Anglo sought €1bn at same time as €7.2bn conspiracy, court told
Bank seeking over €100m from other lenders without collateral ‘the norm’ in 2008, witness says
The trial of former Anglo Irish Bank and Irish Life and Permanent executivescontinued on Thursday. (From left) Willie McAteer, Denis Casey, Peter Fitzpatrick and John Bowe are accused of conspiring to mislead investors. Photographs: Collins.
Anglo Irish Bank went to the Central Bank seeking €1 billion in emergency funding at the same time staff members were allegedly processing €7.2 billion in a conspiracy to mislead investors, a court has heard.
Four senior bankers, including former Irish Life and Permanent (IL&P) chief executive Denis Casey and Anglo’s former group finance director Willie McAteer, are accused of conspiring to mislead investors by using interbank loans to make Anglo appear €7.2 billion more valuable.
Mr McAteer (65) of Greenrath, Tipperary Town, Co Tipperary; Mr Casey (56), from Raheny, Dublin; IL&P’s then group finance director Peter Fitzpatrick (63) of Malahide, Dublin; and John Bowe (52), from Glasnevin in Dublin, who had been Anglo’s head of capital markets, have all pleaded not guilty at Dublin Circuit Criminal Court to four charges.
The four are alleged to have conspired together and with others to mislead investors, through financial transactions, to make the bank appear €7.2 billion more valuable than it was between March 1st and September 30th, 2008.
The jury has been sent home until Monday at the earliest, as a legal issue has arisen.
On the second day of the trial, Anglo’s former director of treasury Matt Cullen told prosecuting counsel Una Ní Raifeartaigh SC that on September 25th, 2008 he and his bank colleague, Ciaran McArdle, began to implement a funding initiative to raise “€6-7 billion” in corporate deposits for the bank.
Mr Cullen said the transactions began on September 25th when stg£900m from Anglo Isle of Man was routed by Anglo to IL&P.
They continued on September 26th, but on September 29th Anglo did not have enough money to make its ordinary payments and could not continue with the transactions. Mr Cullen said this was the first time Anglo had been “blocked” in this way.
He said Mr McArdle then went to the inter-bank markets to try to get funds to make the payment but the market was “extremely difficult” and all banks were slow to put money out in case they found themselves short later that day.
“I’d never seen the likes of it,” Mr Cullen said. He described asking David Gantly in IL&P for funding but it refused as Anglo was not offering any security.
Mr Gantly told him it had gone “up the line” to Mr Fitzpatrick who was waiting for an answer from Mr Casey. On the fourth call Mr Gantly said IL&P wouldn’t give them the money because “you have no collateral”, the witness said.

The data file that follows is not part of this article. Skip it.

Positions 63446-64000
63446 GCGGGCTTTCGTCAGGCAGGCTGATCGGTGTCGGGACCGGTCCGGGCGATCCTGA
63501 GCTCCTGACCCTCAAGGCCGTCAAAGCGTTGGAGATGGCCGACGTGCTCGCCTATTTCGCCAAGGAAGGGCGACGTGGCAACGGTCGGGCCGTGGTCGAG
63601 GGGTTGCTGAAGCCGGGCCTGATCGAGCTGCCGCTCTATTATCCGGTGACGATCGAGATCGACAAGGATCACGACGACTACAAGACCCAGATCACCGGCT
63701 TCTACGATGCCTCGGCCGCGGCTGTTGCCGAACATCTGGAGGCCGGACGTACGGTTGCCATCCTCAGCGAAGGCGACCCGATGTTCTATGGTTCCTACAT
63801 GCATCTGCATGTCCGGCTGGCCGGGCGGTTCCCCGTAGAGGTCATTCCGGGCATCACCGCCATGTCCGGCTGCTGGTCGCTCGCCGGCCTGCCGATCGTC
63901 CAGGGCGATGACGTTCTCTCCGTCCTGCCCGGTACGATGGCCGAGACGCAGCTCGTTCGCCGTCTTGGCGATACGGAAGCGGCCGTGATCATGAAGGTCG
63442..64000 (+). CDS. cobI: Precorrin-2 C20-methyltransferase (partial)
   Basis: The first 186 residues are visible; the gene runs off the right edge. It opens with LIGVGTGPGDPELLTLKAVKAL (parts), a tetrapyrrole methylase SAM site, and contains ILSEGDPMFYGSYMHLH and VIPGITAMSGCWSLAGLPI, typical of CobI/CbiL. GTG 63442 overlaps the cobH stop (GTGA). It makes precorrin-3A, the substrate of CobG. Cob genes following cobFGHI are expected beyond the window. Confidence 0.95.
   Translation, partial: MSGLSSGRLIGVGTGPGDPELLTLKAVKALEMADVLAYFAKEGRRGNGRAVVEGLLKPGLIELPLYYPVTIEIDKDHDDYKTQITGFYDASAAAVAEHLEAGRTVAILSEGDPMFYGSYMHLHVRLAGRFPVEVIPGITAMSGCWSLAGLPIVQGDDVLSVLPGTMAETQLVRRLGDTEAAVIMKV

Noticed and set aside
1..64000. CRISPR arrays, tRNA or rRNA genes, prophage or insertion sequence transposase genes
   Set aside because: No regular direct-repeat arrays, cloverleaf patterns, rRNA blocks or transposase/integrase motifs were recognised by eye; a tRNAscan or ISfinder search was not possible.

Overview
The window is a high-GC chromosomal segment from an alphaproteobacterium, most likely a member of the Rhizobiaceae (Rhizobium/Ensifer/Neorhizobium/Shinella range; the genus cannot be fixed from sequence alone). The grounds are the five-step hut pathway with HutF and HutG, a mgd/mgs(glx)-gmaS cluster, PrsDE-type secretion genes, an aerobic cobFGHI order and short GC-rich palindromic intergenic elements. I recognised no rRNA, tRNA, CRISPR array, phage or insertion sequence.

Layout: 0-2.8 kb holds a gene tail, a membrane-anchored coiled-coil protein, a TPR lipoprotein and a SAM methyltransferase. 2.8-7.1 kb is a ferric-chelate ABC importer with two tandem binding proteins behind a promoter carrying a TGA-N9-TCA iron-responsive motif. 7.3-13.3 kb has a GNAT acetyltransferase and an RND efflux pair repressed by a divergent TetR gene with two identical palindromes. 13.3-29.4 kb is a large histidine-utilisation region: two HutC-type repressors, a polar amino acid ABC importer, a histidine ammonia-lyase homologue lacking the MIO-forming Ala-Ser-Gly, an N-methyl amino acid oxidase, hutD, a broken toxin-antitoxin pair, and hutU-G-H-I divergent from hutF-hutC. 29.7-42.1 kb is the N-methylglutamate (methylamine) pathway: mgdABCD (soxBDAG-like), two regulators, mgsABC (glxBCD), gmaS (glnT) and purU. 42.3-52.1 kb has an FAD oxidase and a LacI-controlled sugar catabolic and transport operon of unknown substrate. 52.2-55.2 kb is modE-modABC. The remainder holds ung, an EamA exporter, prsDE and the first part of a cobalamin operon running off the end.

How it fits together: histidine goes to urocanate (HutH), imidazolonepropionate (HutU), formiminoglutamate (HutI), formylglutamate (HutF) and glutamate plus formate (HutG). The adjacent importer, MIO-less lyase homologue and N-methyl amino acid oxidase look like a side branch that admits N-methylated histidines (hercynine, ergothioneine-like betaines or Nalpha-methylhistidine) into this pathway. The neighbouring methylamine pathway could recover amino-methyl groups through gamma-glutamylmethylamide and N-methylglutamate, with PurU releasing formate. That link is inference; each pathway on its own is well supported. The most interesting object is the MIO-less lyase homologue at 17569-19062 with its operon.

He agreed that Anglo was seeking “€300 or €400 million” with no collateral, stating: “That was the norm for ‘inter-day’ requests like this. On a regular basis banks would request for you to give them funds on a short basis.”.
He said funds eventually came into the inter-bank market and the bank was able to make their “normal course of business payments” but by the close of business on September 29th they realised they would not have enough to meet the next day’s payments.
Mr Cullen said he told Mr Bowe Anglo didn’t have money to meet its commitments the next day. A conference call was set up with Michael Maher, who Mr Cullen said was his daily contact at the Central Bank.
‘Up the line’
Mr Maher said he would bring the request for funding “up the line” and emergency funding of “€1.2 or €1.3 or €1.4 billion” was released to the bank, the witness said. He said the purpose of the funding was so the bank could make their ordinary payments and was not connected in any way with the IL&P transactions.
The court heard that during the early hours of that night the government guaranteed all deposits of all banks in Ireland and this had an “extremely positive” effect on the funding climate. He said the next day “€3 or €4 billion (in deposits) was coming in”.
He said he went to Mr Bowe to ask if they were still to complete the transaction with IL&P and Mr Bowe said they were. He said he rang Mr Gantly in IL&P and was told again that IL&P was looking for collateral.
“I asked him does the guarantee make a difference. He said he’d go and check and came back and said we would do it,” Mr Cullen said. He said he went and spoke to Mr Bowe and, after this, Mr McArdle contacted his opposite number in IL&P to start the transaction.
Mr Cullen said he also met Martina Whelan and informed her.
The trial, which is scheduled to run for up for five months, continues before Judge Martin Nolan and a specially enlarged jury of eight men and seven women.